They should remember that it’s one thing for the Tigers to hire a repentant A.J. Hinch, especially since he won’t be getting his second chance at the original scene of the crimes at which he looked the other way, mostly; but, it’s something else that the Red Sox re-hired Alex Cora, whose fingers were all the way in the Astrogate pie, while not quite being in the pie known as the Rogue Sox Replay Room Reconnaissance Ring. Hinch and Cora are like the Watergate burglars but not the Big Enchiladas when all is said and done.

They should ask aloud that, if the new owner about whom they’re raving otherwise is as analytically inclined as advertised, Cohen shouldn’t even think of Luhnow and the stain he’d bring to the Mets, when there are likely a good number of candidates with the same inclination but a parallel respect for the humans who work or play under them and an equal disinclination toward cheating your way to the top.

They should insist that Cohen, who’s shown a remarkable agreeability to reasonable fan input, keep the house clean once he’s cleaned it up. That Cohen and Alderson should have but one thing to say about even the outside prospect of inviting Luhnow into his remaking/remodeling Mets: “No, no—a thousand times, no!”

Alex Cora, prodigal manager

Red Sox manager Alex Cora (right) in a 2018 ALCS handshake with his Houston counterpart A.J. Hinch. Cora’s been re-hired by the Red Sox, while his fellow Astrogater Hinch gets his second chance in Detroit.

Well, I was wrong. About Sam Fuld possibly having the faster track to the job and Alex Cora finding a new one elsewhere. The Red Sox rehired Cora to manage them Friday. Have they let a cheater come back to the scene of the crime?

Cora’s Astro Intelligence Agency culpability was deep enough it was too easy to believe he had a hand or at least a fingertip in the 2018 (and maybe 2019) Rogue Sox Replay Room Reconnaissance Ring. It’s also a truism oft repeated (including by me) that when you lead you take responsibility for what’s done by the troops.

But baseball’s government pinned that replay reconnaissance responsibility on Red Sox video room operator J.T. Watkins. Pinned it on him or scapegoated him for it, depending on your point of view. Either he or someone he allowed decoded opposing signs and signaled them to Red Sox baserunners to send home to the hitters at the plate.

Watkins took the fall. The MLB investigation that discovered the Astros went above and beyond just using what MLB itself provided in the replay rooms behind all dugouts but that the Rogue Sox just got caught doing what a few other teams at minimum must have been doing likewise.

“I know J.T. and how he works,” Cora said when Watkins was taken on the perp walk. “I trust the guy. Was I surprised at what came out? Yes, I was.”

Whether Cora beat the Rogue Sox rap on a technicality, or really didn’t have any clue as to what Watkins and who knows which Red Sox players were up to, Cora has his old job back. His Astrogate suspension ended the moment the World Series did. Officially, anyone with the opening was free to hire him.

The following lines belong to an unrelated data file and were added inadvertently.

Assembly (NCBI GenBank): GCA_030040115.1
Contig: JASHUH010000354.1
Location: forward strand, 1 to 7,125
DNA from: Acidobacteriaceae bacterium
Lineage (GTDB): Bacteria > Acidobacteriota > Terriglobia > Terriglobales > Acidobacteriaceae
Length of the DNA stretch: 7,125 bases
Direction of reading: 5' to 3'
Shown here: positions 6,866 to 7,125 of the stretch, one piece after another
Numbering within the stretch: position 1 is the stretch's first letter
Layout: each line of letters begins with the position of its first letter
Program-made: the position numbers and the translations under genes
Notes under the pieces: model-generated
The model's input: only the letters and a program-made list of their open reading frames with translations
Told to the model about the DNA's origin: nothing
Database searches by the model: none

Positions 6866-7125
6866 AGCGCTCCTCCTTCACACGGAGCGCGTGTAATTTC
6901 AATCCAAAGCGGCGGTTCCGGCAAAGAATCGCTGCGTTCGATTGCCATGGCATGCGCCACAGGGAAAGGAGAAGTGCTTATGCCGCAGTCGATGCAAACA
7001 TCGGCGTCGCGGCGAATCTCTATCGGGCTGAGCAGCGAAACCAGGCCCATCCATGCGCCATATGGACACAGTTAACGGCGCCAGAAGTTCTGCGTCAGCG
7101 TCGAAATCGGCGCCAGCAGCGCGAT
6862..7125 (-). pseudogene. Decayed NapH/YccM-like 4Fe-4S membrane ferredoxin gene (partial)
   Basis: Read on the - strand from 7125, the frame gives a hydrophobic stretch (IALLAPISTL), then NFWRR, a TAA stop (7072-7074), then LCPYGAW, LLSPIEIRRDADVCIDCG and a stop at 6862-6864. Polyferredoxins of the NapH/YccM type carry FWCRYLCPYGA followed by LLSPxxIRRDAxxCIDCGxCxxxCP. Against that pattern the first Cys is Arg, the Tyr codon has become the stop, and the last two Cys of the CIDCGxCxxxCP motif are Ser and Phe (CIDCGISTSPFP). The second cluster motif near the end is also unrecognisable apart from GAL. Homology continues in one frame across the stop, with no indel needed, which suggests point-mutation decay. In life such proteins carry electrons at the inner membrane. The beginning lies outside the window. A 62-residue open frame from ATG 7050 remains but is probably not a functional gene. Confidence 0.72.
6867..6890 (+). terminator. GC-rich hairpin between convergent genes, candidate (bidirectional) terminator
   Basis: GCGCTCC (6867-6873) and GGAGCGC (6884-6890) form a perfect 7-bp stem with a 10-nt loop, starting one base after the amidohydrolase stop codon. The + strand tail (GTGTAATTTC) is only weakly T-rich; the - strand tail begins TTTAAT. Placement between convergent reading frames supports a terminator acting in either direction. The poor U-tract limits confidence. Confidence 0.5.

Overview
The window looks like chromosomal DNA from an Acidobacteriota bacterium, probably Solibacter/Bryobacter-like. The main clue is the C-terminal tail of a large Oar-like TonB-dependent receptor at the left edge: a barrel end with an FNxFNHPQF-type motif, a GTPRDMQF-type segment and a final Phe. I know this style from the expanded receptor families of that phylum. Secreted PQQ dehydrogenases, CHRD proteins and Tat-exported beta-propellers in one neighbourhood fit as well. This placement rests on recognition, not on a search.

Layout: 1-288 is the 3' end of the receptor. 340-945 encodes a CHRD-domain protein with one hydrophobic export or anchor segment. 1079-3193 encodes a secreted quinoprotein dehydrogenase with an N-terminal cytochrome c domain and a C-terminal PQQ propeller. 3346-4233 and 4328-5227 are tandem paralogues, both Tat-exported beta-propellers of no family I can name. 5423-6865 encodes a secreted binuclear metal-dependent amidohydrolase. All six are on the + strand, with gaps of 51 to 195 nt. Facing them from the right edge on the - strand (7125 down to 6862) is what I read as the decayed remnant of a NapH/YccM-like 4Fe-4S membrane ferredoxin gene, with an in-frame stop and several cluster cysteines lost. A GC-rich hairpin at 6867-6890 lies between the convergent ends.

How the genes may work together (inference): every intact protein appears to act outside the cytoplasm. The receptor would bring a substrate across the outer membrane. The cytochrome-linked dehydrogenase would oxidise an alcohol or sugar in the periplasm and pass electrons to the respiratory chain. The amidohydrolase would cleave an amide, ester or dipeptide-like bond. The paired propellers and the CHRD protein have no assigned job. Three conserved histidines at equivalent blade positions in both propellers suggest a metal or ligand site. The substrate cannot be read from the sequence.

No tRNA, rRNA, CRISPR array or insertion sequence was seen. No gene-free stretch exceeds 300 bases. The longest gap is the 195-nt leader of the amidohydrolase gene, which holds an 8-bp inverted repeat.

If he was in it up to his neck in Houston he was found caught pants down with everyone else in Boston, officially. Unofficially, suspicions will cling. That’s the nature of the human beast. Begging the question for many as to why the Red Sox elected to bring back someone who’d been caught dead to right cheating above and beyond in one town even if he just might have been innocent enough in theirs.

“Forgiveness comes a little easier,” writes The Athletic‘s Chad Jennings, “when there’s a [World Series] ring involved.”

In that sense, Cora was the Red Sox safest choice. Any other manager would have faced an inevitable comparison. Early losing streak? Cora could have stopped it. Under-performing player? Cora would have known what to say. Disappointing season? Not on Cora’s watch. He maintains some benefit of the doubt, even beneath the weight of his past transgressions.

In other words, the hapless Ron Roenicke—handed the bridge after Cora’s exit, but helpless to keep the Red Sox together following their winter trade of franchise player Mookie Betts, the ownership’s greater concern for staying beneath the luxury tax threshold over fortifying the team’s compromised pitching staff, and several key injuries (Andrew Benintendi, Eduardo Rodriguez, Chris Sale)—didn’t stand a chance.

According to Jennings, Roenicke might have felt Cora’s “spectre” hovering overhead—except that he denies it. “No, never,” the skipper who’d been Cora’s bench coach said. “And the reason I can say that is because Alex should be managing . . . I’m hoping he does this again, whether it’s here or somewhere else, he should be managing.”

“At the time that we parted ways with Alex,” says Chaim Bloom, the Red Sox GM/chief baseball officer, whose longtime knowledge of Fuld—former outfielder turned Phillies player information coordinator—helped drive speculation of Fuld taking the bridge, “we were clear that that was a result of his role and what happened with the Astros and everything the investigation over there revealed. It had nothing to do with what may or may not have occurred in Boston.”

It’s enough to make you wonder whether bringing Cora back was Bloom’s ultimate choice or whether—the way then-GM Ben Cherington had Bobby Valentine jammed down his throat after the 2011 collapse—the Red Sox ownership likewise stuck Cora down Bloom’s throat.

Valentine, of course, took on a fragmented team and detonated a season-long bomb worth of divide-and-conquer dissipation. His firing after that 2012 disaster practically detonated block parties around New England. Cora’s departure practically detonated mass mourning that a guy with his brains and his ability to keep his players on board had to go.